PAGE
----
My Kitchen Potholder and Giveaway!
Hello there We All Sew readers! My name is Minki Kim, and I am a blogger at Minki’s Work Table. I also design fabric for Riley Blake Designs and I have my own line of sewing patterns.
I am excited to be with you today sharing a tutorial for this My Kitchen Potholder , using a motif from my latest book Diary In Stitches.
I would like to show you how to create your very own one of a kind potholder by using this kitchen scene I stitched on linen. Can you believe that I don’t have any handmade potholers left, even though I have made a countless amount of them? They live in my friends’ and my kids’ teacher’s home now. I have a very good feeling that these new set of potholders will find new home soon. 🙂 Well, that’s the charm of being a maker, right?
Finished Potholder size: 7 3/4” wide x 10” high
Materials to Make a Kitchen Potholder
- Linen : 8” x 6 1/2”
- Fabric scraps for applique
- Fusible web such as fast2fuse or Lite Steam A Seam 2
- Pocket lining: 9” x 7 1/2”
- Potholder base: 8 1/2” x 10 1/2”
- Potholder backing: 9 1/2” x 11 1/2”
- Binding: 2 1/2” x width of fabric
- Insulated batting such as Insul-Bright: 2 pieces 8 1/2” x 7”, 2 pieces 9” x 11”
- Basic sewing tools
- Download the My Kitchen motifs (I enlarged the motifs 150% from my book Diary In Stitches.)
- Grommet (optional for hanging potholder)
- Your sewing machine (I sew on a Bernina 570QE)
- BERNINA Stitch Regulator
Fabric: Summer Blush by Sedef Imer for Riley Blake Designs
Instruction to make My Kitchen Potholder
Dimentions are written width x height throughout. Seam allowances are 1/4” unless otherwise noted.
1. Trace My Kitchen motif on the fusible web and fuse on the chosen fabric scraps. Cut out said elements and fuse on linen background with iron. Place the pattern under the linen as a guide. Trace the remaining designs using a temporary marking pen. Set your sewing machine with a short stitch length and dark color thread. Place a piece of interfacing under the design and stitch the design.
Check my video tutorial here.
Also check my previous video tutorial Embellishing with Free-motion and Applique here.
2. With the front sides facing each other, align the lined at the center top of the pocket lining. The lining will be larger than the linen. Stitch across the top edge.
3. Press the seam toward the lining. Fold the lining over the linen to cover the seam allowance. Press.
4. Sandwich 2 layers of 8 1/2” x 7” insulated bating between the linen and lining. Pin in place and quilt as desired. I sew criss-cross lines 1” apart. Set aside.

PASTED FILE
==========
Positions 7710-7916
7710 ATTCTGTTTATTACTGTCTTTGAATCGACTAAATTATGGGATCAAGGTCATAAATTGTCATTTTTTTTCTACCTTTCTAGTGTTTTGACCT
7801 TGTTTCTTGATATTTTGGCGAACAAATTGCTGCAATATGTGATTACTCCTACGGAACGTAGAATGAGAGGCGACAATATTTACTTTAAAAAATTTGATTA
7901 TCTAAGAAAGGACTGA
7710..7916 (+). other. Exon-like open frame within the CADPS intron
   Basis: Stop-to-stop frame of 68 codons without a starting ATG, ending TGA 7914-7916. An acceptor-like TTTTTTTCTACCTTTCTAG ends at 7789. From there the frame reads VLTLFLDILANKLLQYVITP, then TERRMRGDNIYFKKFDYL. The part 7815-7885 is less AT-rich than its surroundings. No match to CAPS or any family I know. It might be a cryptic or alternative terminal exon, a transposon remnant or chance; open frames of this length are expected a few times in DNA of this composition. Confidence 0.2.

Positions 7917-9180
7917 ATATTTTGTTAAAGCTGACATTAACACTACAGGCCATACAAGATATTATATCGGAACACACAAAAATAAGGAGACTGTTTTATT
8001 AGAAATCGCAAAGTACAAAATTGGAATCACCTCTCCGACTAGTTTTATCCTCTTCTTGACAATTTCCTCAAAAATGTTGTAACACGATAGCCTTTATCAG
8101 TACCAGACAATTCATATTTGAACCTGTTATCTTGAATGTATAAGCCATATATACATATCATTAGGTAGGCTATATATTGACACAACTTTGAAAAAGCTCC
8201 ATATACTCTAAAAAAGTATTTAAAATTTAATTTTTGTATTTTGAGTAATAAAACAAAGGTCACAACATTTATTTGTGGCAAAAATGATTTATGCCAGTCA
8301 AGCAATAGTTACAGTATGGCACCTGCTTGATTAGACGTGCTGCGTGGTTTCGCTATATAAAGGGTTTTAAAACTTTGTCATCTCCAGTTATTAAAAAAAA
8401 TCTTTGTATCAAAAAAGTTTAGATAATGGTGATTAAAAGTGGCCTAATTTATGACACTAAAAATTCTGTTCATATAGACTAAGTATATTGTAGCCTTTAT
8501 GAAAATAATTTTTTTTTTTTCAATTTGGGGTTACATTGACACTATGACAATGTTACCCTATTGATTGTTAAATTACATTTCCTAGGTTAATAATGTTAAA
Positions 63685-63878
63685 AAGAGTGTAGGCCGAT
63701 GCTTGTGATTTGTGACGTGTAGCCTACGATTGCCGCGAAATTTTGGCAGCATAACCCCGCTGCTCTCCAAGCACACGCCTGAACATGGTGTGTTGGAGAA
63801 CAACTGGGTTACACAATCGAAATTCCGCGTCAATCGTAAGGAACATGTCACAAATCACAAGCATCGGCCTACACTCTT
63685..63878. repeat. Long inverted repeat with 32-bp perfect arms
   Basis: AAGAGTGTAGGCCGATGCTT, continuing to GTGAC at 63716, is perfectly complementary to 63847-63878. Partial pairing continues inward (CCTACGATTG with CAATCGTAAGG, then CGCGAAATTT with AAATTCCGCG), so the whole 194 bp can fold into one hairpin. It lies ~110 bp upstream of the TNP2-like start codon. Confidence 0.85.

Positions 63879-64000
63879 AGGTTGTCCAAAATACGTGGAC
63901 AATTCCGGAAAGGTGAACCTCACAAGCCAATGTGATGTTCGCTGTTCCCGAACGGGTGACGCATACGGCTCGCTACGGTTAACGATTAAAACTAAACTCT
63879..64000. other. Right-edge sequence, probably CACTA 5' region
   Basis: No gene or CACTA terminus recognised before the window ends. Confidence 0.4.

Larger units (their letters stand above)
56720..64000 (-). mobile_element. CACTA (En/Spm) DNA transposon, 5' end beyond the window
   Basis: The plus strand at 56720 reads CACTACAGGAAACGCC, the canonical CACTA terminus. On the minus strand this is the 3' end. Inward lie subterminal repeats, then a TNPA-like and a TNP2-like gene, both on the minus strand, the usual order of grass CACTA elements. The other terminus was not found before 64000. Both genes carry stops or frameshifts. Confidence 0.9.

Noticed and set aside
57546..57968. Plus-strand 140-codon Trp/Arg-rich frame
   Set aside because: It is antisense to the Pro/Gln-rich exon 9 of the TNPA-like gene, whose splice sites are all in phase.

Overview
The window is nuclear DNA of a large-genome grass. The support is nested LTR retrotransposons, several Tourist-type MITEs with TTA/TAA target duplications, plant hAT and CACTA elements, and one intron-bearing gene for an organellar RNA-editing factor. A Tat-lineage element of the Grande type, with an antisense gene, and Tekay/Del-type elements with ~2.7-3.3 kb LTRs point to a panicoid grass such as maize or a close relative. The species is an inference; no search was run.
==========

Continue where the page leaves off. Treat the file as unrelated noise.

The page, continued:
5. Sandwich Potholder exterior, 2 layers of 9” x 11” insulated batting and backing, with backsides facing eachother. Pin in place. (I have tried with 1 layer, 2 layer and 3 layers of insulated batting and found out 2 layers are sturdy enough.)
6. Quilt as desire. I freemotion quilted using stitch regulator. Find more Stitch Regulator Tips here.
7. Trim the potholder base to 7 3/4” x 10” and potholder pocket to 7 3/4” x 6”. Pin the pocket to potholder base aligning bottom edges.
Pin or stitch to secure.
8. Sew the binding to the right side of the potholder, folding a miter at each corner. Check the binding tutorial here.
9. Optional: I sew zigzag stitches on pocket seams.
10. Fold the binding over to the back of the potholder and then hand stitch or machine stitch in place. Attach a grommet for hanging (optional).
Now your My Kitchen illustrated potholder is finished!! I hope you enjoyed my thread sketching potholder project.
For a chance to win an ebook of Diary In Stitches, please add a comment below and answer the following question:
What is your favorite sewing book?
The giveaway is open to all WeAllSew readers. One comment per fan. Comment must be submitted to the WeAllSew.com blog by August 28, 11.59 p.m. Central Time. Winner will be chosen randomly. Winner will be notified by email and will have 48 hours to contact to claim the prize. Good luck!
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My favorite book was Diane Leone’s The Sampler Quilt book from when I first began quilting and taught from this book for years. I also love the Baltimore Album books, by Elly Sienkiewicz, and have always wanted to make some.